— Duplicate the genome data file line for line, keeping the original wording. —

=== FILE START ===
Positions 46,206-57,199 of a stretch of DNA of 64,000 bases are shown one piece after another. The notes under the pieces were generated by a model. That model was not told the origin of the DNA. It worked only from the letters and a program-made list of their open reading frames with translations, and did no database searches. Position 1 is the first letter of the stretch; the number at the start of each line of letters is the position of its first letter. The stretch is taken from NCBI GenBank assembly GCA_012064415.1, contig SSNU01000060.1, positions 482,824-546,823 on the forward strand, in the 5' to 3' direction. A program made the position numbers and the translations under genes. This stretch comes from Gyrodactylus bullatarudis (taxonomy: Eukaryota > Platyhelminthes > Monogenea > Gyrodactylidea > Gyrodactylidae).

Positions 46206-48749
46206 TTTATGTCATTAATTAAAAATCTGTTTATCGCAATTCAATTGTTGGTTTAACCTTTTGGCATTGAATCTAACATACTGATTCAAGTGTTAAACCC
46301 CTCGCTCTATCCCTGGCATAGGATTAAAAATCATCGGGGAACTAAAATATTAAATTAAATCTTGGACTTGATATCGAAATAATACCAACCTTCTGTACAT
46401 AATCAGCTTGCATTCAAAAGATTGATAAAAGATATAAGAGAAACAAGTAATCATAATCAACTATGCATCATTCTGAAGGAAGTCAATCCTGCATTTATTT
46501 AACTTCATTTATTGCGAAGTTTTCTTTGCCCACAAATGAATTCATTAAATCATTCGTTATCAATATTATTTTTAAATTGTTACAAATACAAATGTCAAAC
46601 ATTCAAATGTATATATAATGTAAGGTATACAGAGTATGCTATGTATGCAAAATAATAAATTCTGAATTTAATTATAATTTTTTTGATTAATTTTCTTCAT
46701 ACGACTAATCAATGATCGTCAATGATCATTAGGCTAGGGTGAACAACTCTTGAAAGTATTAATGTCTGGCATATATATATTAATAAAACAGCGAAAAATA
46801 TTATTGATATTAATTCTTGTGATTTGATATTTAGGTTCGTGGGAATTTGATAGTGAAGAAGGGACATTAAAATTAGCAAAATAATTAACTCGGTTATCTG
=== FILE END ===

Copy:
Positions 46,206-57,199 of a stretch of DNA of 64,000 bases are shown one piece after another. The notes under the pieces were generated by a model. That model was not told the origin of the DNA. It worked only from the letters and a program-made list of their open reading frames with translations, and did no database searches. Position 1 is the first letter of the stretch; the number at the start of each line of letters is the position of its first letter. The stretch is taken from NCBI GenBank assembly GCA_012064415.1, contig SSNU01000060.1, positions 482,824-546,823 on the forward strand, in the 5' to 3' direction. A program made the position numbers and the translations under genes. This stretch comes from Gyrodactylus bullatarudis (taxonomy: Eukaryota > Platyhelminthes > Monogenea > Gyrodactylidea > Gyrodactylidae).

Positions 46206-48749
46206 TTTATGTCATTAATTAAAAATCTGTTTATCGCAATTCAATTGTTGGTTTAACCTTTTGGCATTGAATCTAACATACTGATTCAAGTGTTAAACCC
46301 CTCGCTCTATCCCTGGCATAGGATTAAAAATCATCGGGGAACTAAAATATTAAATTAAATCTTGGACTTGATATCGAAATAATACCAACCTTCTGTACAT
46401 AATCAGCTTGCATTCAAAAGATTGATAAAAGATATAAGAGAAACAAGTAATCATAATCAACTATGCATCATTCTGAAGGAAGTCAATCCTGCATTTATTT
46501 AACTTCATTTATTGCGAAGTTTTCTTTGCCCACAAATGAATTCATTAAATCATTCGTTATCAATATTATTTTTAAATTGTTACAAATACAAATGTCAAAC
46601 ATTCAAATGTATATATAATGTAAGGTATACAGAGTATGCTATGTATGCAAAATAATAAATTCTGAATTTAATTATAATTTTTTTGATTAATTTTCTTCAT
46701 ACGACTAATCAATGATCGTCAATGATCATTAGGCTAGGGTGAACAACTCTTGAAAGTATTAATGTCTGGCATATATATATTAATAAAACAGCGAAAAATA
46801 TTATTGATATTAATTCTTGTGATTTGATATTTAGGTTCGTGGGAATTTGATAGTGAAGAAGGGACATTAAAATTAGCAAAATAATTAACTCGGTTATCTG